Michelle Peluso is the Chief Marketing Officer of IBM. And she leaves the office at 5 pm.
IBM is a 107 year-old company that employs over 380,000 people. Michelle reports to Ginni Rometty, the Chairman and CEO, and oversees the company’s global marketing and brand initiatives, strategy and execution. She also runs IBM’s global women’s network. All this and a long-term commitment to leaving the office at 5pm.
Michelle has had an illustrious career with entrepreneurial beginnings and a history of working at the very top of large corporations. From 2009 to 2013 Michelle was the Consumer Chief Marketing and Internet Officer of Citigroup, where she was responsible for the digital experience of Citi’s 100 million consumers globally, From 2003 to 2009, Michelle was the CEO of Travelocity, that bought a company she had started in 1999. She currently serves on several boards including that of Nike.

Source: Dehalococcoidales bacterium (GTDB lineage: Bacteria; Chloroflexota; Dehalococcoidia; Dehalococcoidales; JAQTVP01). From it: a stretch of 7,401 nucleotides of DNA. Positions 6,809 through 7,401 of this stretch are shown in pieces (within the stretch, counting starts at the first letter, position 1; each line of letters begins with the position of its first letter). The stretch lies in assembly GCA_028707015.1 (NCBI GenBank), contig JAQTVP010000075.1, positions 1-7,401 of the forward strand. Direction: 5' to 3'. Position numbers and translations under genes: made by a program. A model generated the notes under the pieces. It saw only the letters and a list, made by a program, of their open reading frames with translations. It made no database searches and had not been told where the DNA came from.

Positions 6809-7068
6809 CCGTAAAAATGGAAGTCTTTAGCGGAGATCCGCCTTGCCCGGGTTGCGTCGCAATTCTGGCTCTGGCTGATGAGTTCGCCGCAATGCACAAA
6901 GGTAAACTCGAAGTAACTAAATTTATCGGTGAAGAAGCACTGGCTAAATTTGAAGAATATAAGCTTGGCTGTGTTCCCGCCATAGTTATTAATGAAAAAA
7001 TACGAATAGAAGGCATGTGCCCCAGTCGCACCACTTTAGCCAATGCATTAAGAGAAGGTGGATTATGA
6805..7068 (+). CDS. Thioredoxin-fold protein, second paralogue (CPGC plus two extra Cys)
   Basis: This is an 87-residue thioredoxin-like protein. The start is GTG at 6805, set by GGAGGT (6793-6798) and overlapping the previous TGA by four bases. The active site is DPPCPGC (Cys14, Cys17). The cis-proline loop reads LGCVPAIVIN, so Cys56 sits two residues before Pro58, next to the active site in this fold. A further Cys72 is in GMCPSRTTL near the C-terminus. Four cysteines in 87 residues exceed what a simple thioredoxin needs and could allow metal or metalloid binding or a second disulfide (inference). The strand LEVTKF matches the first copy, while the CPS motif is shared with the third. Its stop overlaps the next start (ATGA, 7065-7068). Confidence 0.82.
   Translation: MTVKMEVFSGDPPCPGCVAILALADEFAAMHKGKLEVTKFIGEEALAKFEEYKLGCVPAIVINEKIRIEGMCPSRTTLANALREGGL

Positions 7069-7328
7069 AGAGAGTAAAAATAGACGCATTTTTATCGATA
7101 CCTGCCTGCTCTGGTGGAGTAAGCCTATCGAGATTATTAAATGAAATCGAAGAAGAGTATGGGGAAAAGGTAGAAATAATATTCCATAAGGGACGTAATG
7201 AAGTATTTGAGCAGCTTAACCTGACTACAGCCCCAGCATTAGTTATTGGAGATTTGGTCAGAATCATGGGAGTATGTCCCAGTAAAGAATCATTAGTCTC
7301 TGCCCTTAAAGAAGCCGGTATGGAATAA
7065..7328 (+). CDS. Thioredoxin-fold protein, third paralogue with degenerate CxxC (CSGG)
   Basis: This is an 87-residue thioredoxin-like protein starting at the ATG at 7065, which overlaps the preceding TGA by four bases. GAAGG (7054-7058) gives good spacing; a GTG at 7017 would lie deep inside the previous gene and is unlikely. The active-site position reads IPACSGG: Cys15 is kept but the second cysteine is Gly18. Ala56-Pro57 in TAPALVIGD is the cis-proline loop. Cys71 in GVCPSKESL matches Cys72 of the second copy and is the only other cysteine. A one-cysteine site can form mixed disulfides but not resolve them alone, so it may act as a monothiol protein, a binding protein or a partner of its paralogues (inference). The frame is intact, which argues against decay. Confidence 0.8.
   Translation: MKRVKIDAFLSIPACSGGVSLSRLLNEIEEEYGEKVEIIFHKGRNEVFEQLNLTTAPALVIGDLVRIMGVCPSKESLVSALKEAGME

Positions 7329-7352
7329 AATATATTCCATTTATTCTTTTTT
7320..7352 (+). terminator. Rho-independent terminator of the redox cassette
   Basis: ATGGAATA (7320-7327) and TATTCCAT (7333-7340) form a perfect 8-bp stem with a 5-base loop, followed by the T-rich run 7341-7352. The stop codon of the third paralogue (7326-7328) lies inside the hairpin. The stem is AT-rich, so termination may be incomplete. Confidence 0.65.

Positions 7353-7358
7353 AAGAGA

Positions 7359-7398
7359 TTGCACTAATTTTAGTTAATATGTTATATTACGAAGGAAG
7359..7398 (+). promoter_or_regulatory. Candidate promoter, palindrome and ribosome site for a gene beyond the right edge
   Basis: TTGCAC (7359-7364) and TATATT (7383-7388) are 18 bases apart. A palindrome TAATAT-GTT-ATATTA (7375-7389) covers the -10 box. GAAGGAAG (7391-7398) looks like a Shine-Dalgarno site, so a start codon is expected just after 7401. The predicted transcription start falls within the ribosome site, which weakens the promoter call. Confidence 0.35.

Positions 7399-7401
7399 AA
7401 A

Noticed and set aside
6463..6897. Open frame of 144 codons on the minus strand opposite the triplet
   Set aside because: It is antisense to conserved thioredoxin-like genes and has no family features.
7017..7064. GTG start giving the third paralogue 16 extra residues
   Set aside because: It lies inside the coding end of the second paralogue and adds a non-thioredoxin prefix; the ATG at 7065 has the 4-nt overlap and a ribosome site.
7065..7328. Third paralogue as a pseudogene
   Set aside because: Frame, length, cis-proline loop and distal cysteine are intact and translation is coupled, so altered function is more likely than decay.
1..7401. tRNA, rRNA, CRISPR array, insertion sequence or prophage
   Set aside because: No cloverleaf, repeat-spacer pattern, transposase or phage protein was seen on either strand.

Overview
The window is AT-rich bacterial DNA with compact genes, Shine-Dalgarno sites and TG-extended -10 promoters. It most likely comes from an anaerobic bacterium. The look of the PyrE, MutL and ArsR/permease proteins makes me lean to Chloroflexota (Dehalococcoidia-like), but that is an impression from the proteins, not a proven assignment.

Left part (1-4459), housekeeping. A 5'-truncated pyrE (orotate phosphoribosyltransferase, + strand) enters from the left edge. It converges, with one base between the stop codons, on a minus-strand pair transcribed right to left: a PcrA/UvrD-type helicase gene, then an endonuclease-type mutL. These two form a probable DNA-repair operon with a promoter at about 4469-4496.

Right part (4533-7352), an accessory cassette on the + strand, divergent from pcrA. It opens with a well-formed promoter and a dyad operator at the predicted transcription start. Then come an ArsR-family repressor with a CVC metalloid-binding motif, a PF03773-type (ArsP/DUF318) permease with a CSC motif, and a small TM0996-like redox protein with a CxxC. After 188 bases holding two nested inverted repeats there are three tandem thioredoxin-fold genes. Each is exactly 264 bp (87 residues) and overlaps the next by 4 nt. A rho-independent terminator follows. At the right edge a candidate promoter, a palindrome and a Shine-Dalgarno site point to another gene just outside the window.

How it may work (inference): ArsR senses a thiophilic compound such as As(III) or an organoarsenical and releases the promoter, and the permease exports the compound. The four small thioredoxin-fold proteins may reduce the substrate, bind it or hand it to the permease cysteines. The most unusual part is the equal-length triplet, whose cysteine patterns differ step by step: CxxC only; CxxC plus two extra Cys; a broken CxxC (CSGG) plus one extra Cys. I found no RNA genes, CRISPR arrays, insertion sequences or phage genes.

Michelle is also a mother, a wife and an active member of the community.
We had a far-ranging conversation, examining how she manages to leave work at 5pm on most days as well as technology-driven marketing, ethics and inclusion. We talked about the abundance of data and communication channels, and how these two factors affect modern marketing. We explored the role of Artificial Intelligence and Blockchain in democratizing marketing and we highlighted the critical role that male sponsors and allies play in helping women rise.
Michelle recommended two books. Team of Rivals: The Political Genius of Abraham Lincoln by Doris Kearns Goodwin and Personal History by Katherine Graham.